A workplace usually has a wide range of personalities. The office
can offer endless fodder for the social anthropologist researching human
interaction. On the other hand, it can also be a constant battleground
for some. Working together and getting along day-in, day-out can be a
delicate balancing act.

Most people find a niche by navigating their colleagues’ quirks and
characteristics. But what happens when extremes collide? There are no
greater opposites than the introvert and extrovert. When placed in a
room and forced to spend time together, these opposite personalities can
clash, but they can also come out as the best of friends.

The extreme introvert certainly seems to get the worst rap: the quiet
and shy recluse, always wrapped up in his or her own thoughts. It
seems as though introverts are always pushed to be more extroverted.
There’s a notion that being on the shyer side doesn’t breed success.
Taken at face value, the stereotype is deflating, and often untrue.
There are a number of purportedly introverted celebrities that turn this
perception on its heels: Jerry Seinfeld; David Letterman; Meryl Streep.
While they may enjoy some alone time, they can certainly can display
personality and wit for the camera.

The extreme extrovert can just as easily be pigeonholed: overly
gregarious; loud; obnoxious, even dumb. This person doesn’t know when
to leave people alone. Extroverts can garner an equally bad rap for
seeming to take over a situation: intimidating and overshadowing the
quiet talents of the introvert; an equally disparaging, and like all
stereotypes, untrue.

What is true is that these personality types can rub each other the
wrong way. So how can these extremes combine rather than collide?

Here are some tips that might help the introvert and extrovert work together and overcome their stereotypical behaviours.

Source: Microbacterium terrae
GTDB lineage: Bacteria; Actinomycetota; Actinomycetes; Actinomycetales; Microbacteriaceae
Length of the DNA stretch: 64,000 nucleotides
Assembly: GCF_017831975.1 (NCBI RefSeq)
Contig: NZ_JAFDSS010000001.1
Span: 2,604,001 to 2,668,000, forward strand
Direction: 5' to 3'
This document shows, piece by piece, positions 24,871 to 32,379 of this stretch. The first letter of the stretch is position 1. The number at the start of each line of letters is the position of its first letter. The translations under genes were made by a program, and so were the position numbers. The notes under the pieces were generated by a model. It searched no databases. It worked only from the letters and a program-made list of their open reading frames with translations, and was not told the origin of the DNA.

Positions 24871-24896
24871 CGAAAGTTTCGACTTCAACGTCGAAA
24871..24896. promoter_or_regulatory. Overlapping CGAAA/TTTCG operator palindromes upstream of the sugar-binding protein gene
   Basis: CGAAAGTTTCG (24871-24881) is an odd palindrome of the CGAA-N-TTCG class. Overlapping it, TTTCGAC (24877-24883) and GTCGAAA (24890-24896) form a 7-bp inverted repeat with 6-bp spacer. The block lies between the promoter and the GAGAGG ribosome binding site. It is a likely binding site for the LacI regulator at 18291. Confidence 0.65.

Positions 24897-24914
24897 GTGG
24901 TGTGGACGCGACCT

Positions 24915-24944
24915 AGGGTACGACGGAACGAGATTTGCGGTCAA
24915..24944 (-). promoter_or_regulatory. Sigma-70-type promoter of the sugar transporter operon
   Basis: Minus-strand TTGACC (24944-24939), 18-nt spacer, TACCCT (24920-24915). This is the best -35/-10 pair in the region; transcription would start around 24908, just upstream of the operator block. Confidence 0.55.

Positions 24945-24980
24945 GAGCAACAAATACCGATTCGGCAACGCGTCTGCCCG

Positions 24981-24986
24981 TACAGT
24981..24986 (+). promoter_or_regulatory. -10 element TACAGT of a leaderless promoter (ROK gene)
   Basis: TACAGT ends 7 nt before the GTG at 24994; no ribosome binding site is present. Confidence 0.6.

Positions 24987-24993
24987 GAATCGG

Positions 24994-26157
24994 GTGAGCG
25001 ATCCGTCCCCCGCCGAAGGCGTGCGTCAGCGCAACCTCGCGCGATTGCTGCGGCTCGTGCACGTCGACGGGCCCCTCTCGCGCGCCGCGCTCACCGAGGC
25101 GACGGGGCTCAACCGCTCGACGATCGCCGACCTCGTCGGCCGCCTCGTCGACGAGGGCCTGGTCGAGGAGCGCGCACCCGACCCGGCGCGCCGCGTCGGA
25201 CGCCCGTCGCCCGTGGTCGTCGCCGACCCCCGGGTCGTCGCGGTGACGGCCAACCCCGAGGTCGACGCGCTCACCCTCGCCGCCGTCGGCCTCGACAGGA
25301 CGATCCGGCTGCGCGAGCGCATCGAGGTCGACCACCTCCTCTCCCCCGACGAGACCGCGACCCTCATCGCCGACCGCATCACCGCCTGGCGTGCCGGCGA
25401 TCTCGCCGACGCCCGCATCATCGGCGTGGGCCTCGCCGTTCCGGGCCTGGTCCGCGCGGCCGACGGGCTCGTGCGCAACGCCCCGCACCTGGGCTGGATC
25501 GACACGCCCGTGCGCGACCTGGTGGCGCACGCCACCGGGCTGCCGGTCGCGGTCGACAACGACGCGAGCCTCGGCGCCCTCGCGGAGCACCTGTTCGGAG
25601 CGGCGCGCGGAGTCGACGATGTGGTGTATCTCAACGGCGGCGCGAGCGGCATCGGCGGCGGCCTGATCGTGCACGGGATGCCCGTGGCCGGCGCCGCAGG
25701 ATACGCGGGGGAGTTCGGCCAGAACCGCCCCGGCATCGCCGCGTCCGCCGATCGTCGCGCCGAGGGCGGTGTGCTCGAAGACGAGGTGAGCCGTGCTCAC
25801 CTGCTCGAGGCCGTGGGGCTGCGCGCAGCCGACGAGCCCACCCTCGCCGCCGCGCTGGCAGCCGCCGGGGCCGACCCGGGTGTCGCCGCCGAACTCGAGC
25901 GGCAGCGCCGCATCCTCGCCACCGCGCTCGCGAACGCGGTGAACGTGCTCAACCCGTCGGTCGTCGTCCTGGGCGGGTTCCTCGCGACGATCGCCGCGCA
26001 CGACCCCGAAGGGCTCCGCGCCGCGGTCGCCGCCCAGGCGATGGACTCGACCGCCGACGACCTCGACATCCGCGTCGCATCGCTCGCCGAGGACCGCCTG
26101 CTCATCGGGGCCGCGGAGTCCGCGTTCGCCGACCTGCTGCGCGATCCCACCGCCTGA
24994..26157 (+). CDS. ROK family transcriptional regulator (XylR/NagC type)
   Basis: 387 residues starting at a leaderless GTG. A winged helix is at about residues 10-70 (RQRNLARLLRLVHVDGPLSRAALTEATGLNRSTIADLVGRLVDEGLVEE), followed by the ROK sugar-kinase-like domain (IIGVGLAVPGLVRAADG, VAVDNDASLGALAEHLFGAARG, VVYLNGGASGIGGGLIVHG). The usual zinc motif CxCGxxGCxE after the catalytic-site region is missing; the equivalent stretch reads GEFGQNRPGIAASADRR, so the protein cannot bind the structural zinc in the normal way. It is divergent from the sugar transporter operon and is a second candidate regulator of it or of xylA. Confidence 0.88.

Are you busy?

Ask before barging in to an introvert’s office. Although being
sequestered to a quiet corner to focus on work may feel like a jail
sentence for an extrovert, someone who tends to be more introverted
cherishes space and quiet. Allow an introvert their space and ask before
you engage.

Taking the Stage

Talking to a crowd and feeding off the energy of a group is precisely
where an extrovert feels at home. For the introvert, presentations or
crowds may be the bane of their employment. Split projects into
sections that cater to each other’s strengths, but also realize that
it’s sometimes good to push your comfort zone. Although presentations
may provoke some anxiety for the introvert, take a page from your
extroverted colleague and try your best to have fun with it.

Everyone has an opinion

Although it’s easy for an extrovert to enter into and hold a
discussion, it may not come as naturally for their more introverted
colleague. Asking for an introvert’s opinion will encourage them to
join in the conversation. If you do tend to be introverted it’s just as
important to remember that your opinion still has equal value.

The key to success when opposites collide is to recognize and support
each others’ differences. It is equally important to recognize your
own natural inclinations.

As important as these tips may be in a workplace, understanding and
drawing on your natural abilities in an interview will also help provide
strong answers and solutions to the age old question dreaded by both
extroverts and introverts: What are your strengths and weaknesses?